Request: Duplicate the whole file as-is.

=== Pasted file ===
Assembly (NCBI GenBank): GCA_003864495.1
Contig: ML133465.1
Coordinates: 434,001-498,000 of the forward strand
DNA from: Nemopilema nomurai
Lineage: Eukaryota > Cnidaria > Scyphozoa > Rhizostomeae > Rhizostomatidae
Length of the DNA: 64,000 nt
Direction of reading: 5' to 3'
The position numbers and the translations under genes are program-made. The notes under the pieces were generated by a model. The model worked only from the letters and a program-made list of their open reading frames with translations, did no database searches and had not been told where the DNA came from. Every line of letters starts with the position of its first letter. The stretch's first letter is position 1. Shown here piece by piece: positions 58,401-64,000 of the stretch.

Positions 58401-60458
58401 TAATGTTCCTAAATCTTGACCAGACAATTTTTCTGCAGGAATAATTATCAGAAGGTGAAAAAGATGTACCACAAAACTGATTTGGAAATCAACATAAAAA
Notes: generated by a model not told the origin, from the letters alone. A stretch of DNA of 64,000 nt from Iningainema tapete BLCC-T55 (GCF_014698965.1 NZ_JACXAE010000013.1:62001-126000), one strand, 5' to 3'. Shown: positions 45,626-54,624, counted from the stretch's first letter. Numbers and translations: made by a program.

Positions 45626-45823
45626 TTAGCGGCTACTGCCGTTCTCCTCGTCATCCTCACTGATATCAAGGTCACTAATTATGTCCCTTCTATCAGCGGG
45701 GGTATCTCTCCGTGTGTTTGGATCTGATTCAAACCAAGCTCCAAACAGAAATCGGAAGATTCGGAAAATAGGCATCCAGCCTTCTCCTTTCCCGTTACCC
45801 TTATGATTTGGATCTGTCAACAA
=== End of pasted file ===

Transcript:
Assembly (NCBI GenBank): GCA_003864495.1
Contig: ML133465.1
Coordinates: 434,001-498,000 of the forward strand
DNA from: Nemopilema nomurai
Lineage: Eukaryota > Cnidaria > Scyphozoa > Rhizostomeae > Rhizostomatidae
Length of the DNA: 64,000 nt
Direction of reading: 5' to 3'
The position numbers and the translations under genes are program-made. The notes under the pieces were generated by a model. The model worked only from the letters and a program-made list of their open reading frames with translations, did no database searches and had not been told where the DNA came from. Every line of letters starts with the position of its first letter. The stretch's first letter is position 1. Shown here piece by piece: positions 58,401-64,000 of the stretch.

Positions 58401-60458
58401 TAATGTTCCTAAATCTTGACCAGACAATTTTTCTGCAGGAATAATTATCAGAAGGTGAAAAAGATGTACCACAAAACTGATTTGGAAATCAACATAAAAA
Notes: generated by a model not told the origin, from the letters alone. A stretch of DNA of 64,000 nt from Iningainema tapete BLCC-T55 (GCF_014698965.1 NZ_JACXAE010000013.1:62001-126000), one strand, 5' to 3'. Shown: positions 45,626-54,624, counted from the stretch's first letter. Numbers and translations: made by a program.

Positions 45626-45823
45626 TTAGCGGCTACTGCCGTTCTCCTCGTCATCCTCACTGATATCAAGGTCACTAATTATGTCCCTTCTATCAGCGGG
45701 GGTATCTCTCCGTGTGTTTGGATCTGATTCAAACCAAGCTCCAAACAGAAATCGGAAGATTCGGAAAATAGGCATCCAGCCTTCTCCTTTCCCGTTACCC
45801 TTATGATTTGGATCTGTCAACAA